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IMF chief calls on China to boost growth through “market-friendly reforms”.

The head of the International Monetary Fund called on China on Sunday to implement “a comprehensive package of free-market reforms” to boost a sluggish economy plagued by a housing crisis, low domestic demand and persistently high youth unemployment.

Policymakers in China have so far resisted calls to boost the economy through massive government stimulus, instead emphasizing the need to shift to “high-quality” growth.

Kristalina Georgieva, managing director of the IMF, said on Sunday at the China Development Forum in Beijing that “the transition from high rates to high-quality growth is the right fork in the road and China is committed to it.”

The Bulgarian economist warned that “this transformation will not be easy” but argued that “with a comprehensive package of market reforms, China could grow significantly faster than a status quo scenario,” according to an official transcript of her speech.

Beijing should take “decisive steps” to reduce the number of unfinished housing and create more room for “market-based corrections” in the important but heavily indebted real estate sector, Georgieva said.

Authorities should also boost “the purchasing power of individuals and families” by strengthening China’s pension system and taking other steps to improve its vast social security apparatus, she added.

Georgieva also urged China to “strengthen the business environment.” [ensure] “a level playing field between private and state-owned companies,” a long-standing demand from foreign business groups operating in the Asian country.

China’s top politicians expressed outward optimism about the economy. Premier Li Qiang said at the forum on Sunday that Beijing will “take practical and effective measures to promote high-quality development and bring positive energy… to the recovery of the global economy.”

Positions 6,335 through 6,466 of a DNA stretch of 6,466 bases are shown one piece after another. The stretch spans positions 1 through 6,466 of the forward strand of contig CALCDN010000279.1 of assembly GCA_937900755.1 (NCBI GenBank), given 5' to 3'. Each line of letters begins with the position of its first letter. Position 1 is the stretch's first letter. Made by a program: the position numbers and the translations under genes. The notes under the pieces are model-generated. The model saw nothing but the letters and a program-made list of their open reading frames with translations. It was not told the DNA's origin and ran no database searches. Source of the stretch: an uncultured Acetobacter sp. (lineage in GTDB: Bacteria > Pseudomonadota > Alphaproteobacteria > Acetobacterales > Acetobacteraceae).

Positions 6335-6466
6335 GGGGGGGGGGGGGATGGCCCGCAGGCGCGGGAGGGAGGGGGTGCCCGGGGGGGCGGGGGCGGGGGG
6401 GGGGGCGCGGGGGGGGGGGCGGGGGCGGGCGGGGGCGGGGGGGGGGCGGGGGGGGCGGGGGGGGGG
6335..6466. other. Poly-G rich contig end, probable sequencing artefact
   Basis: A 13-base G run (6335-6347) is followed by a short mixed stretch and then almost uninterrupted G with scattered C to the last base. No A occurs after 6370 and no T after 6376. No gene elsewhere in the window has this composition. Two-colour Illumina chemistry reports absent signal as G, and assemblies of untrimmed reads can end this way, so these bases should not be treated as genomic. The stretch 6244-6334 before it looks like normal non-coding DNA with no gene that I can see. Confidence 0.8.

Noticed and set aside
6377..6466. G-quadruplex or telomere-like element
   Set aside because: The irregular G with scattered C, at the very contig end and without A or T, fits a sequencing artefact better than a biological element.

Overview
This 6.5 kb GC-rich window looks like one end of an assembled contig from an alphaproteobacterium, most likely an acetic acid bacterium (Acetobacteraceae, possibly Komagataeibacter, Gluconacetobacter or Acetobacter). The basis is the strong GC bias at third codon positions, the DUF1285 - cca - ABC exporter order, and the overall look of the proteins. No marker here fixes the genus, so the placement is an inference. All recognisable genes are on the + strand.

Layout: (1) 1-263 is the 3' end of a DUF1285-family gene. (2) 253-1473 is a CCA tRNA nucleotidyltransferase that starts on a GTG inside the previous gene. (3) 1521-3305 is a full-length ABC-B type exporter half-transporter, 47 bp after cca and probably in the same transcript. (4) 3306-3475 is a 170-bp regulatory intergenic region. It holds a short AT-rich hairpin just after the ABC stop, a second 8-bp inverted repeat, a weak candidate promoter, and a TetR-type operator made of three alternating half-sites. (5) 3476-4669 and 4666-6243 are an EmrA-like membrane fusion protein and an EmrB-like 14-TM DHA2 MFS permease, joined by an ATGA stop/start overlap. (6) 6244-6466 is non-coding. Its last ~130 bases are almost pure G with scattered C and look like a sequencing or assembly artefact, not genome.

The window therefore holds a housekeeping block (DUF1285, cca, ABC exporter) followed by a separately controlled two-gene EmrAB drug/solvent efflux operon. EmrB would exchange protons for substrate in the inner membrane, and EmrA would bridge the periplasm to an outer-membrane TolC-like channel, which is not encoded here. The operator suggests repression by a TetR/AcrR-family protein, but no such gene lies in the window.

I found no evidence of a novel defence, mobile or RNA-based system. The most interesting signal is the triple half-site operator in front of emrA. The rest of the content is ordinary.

But GDP growth rates in China have been trending downward for years, and Beijing this month set an annual target of “around 5 percent” – significantly lower than the rapid expansion rates that have fueled the country’s meteoric rise to prosperity.

Sunday’s forum was attended by some of the world’s best-known business leaders, including Apple’s Tim Cook, who said he enjoyed an “excellent” meeting with Li.

“I think China is really opening up and I’m so happy to be here,” the CEO of the U.S.’s biggest smartphone empire told a reporter from CGTN, according to a video posted to one of the state broadcaster’s social media accounts .

In separate comments published online by state broadcaster CCTV, Cook said Apple would continue to increase its investment in research and development in China.

He added that Apple’s flagship mixed reality headset, the Vision Pro, will launch in China later this year, according to a social media post that contained his remarks only in Chinese translation.

Cook was in Shanghai this week to open a new Apple Store and discussed the company’s expansion plans in China with the country’s Commerce Minister Wang Wentao on Friday.

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